Rachel from South Branch suggests The Book of Unknown Americans by Cristina Henríquez
The Book of Unknown Americans by Cristina Henríquez, is written as a series of interconnected stories, each of which could stand on its own. The book tells the story of several immigrant families from countries in Central and South America who end up in Delaware. We learn their backstory, what brought them to the US, and a little about how they got here, as well as getting a vivid picture of what life here is like for them living as immigrants in a country with a culture and language so distinct from their own and one in which immigrants are not always openly welcomed.
The families all live in the same apartment complex, owned by another immigrant, and their lives are at once interconnected and isolated, each family with its own challenges and obstacles to overcome. The core of the stories involve a family who comes to the US to provide educational opportunities to their daughter, who was brain damaged in an accident, and her relationship with the son of another tenant. At the same time, Henríquez interweaves this story with that of the other tenants, who face language barriers, economic hardship, and discrimination, among other challenges.
Henríquez’s writing draws you into the lives of her characters and you feel their disappointments and frustration and their small moments of joy as well. When you finish the book, you will be left hoping there will be a second book so you can continue following their stories.
Like this? Try These!
Girl in Translation
by Jean Kwok
Emigrating with her mother from Hong Kong to Brooklyn, Kimberly Chang begins a secret double life as an exceptional schoolgirl during the day and sweatshop worker at night, an existence also marked by her first crush and the pressure to save her family from poverty.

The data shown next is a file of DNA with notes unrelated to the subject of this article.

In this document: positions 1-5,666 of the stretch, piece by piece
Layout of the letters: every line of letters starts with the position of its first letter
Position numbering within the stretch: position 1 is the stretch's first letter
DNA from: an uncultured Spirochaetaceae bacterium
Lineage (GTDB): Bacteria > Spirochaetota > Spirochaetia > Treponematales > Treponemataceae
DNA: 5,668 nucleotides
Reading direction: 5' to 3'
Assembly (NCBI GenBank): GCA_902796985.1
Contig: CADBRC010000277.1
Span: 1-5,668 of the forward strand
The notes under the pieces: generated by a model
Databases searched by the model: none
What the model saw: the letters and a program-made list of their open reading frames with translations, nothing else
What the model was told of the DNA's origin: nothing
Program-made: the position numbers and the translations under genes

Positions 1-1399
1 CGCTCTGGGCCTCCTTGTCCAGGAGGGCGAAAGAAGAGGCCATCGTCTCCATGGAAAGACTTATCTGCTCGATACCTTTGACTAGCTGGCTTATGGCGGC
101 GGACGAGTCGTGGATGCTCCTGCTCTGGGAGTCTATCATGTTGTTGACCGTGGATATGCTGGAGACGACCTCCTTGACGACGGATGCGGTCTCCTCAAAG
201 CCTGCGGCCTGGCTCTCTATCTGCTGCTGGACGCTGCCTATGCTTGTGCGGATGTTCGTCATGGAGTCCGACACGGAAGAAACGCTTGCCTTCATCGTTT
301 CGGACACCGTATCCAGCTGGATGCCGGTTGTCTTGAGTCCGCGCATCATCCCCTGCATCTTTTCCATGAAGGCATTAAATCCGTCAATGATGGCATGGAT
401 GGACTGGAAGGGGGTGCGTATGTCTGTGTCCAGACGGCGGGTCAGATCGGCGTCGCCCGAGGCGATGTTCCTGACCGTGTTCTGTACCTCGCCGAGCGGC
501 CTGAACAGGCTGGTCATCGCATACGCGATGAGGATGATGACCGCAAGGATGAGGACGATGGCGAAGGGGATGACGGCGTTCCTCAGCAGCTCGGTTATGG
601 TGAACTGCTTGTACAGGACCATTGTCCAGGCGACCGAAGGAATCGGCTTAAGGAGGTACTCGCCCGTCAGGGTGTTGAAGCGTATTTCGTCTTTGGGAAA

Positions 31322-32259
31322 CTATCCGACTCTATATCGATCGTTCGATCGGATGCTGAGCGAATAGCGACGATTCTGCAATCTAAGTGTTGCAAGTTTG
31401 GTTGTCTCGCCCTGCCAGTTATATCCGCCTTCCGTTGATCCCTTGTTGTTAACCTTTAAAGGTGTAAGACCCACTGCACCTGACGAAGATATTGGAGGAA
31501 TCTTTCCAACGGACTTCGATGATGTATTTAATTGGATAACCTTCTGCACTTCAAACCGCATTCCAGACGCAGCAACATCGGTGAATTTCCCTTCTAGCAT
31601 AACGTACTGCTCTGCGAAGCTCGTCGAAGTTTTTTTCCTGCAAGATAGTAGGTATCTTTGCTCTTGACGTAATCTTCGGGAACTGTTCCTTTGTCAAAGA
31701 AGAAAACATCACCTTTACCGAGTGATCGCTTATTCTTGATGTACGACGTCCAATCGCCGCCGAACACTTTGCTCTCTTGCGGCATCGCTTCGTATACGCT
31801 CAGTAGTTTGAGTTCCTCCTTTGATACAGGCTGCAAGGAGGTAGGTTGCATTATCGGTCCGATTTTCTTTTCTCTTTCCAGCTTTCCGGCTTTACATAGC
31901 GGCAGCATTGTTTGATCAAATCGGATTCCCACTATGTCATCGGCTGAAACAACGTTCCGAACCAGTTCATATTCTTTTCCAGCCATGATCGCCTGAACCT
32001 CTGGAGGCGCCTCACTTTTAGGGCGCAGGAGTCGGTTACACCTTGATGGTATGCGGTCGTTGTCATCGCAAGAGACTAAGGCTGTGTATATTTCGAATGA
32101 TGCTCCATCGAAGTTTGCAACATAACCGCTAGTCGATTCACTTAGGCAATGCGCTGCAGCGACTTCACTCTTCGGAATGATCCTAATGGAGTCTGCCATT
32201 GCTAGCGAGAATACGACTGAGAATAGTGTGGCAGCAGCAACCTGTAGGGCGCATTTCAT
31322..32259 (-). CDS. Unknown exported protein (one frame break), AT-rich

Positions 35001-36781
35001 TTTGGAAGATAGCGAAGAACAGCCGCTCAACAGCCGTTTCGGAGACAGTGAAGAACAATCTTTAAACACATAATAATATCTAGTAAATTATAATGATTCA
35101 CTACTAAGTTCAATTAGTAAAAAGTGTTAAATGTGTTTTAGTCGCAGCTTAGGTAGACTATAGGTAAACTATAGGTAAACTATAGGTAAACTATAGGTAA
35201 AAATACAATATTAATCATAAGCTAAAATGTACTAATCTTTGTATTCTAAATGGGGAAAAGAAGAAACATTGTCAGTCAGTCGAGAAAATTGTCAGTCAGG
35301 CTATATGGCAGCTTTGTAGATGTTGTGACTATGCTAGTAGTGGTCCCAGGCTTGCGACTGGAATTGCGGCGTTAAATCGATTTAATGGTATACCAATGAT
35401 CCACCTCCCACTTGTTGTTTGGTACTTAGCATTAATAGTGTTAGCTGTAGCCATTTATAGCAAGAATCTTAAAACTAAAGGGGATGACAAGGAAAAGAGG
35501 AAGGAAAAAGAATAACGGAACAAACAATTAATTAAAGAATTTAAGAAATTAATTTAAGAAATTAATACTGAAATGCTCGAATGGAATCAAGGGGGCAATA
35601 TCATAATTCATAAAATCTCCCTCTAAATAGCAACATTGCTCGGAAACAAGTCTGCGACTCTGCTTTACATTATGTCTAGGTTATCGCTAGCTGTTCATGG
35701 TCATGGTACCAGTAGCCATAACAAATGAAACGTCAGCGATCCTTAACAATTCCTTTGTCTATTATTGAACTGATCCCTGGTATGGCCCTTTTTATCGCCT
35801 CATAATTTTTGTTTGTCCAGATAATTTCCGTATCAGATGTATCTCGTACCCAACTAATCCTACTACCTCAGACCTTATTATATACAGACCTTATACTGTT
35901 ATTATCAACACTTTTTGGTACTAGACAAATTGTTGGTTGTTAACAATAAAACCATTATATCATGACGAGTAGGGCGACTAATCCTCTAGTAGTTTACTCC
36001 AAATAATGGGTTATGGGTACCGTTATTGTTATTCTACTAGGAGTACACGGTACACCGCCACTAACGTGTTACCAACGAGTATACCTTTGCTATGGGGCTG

How the García Girls Lost Their Accents
by Julia Alvarez
Forced to flee their native Caribbean island after an attempted coup, the Garcias–Carlos, Laura, and their four daughters–must learn a new way of life in the Bronx, while trying to cling to the old ways that they loved.
We Never Asked for Wings
by Vanessa Diffenbaugh
After fourteen years of working multiple jobs to make ends meet, Letty Espinosa must learn to be a mother when her parents, who have been raising Letty’s teenage son and six-year-old daughter, decide to return to Mexico.
by Lisa Ko
One morning, eleven-year-old Deming Guo’s mother, an undocumented Chinese immigrant named Polly, goes to her job and never comes home. Deming is eventually adopted by two white college professors who move him from the Bronx to a small town. This is a poignant story of a boy who struggles to find his footing in a new world. It’s also an unflinching look at the difficult decisions a mother faces.
A Manual for Cleaning Women
by Lucia Berlin
Taking place in the American Southwest, an anthology of short stories, celebrating the author’s trademark blend of humor and melancholy, finds miracles in everyday life and uncovers moments of grace in cafeterias, laundromats, homes of the upper class and hotel dining rooms.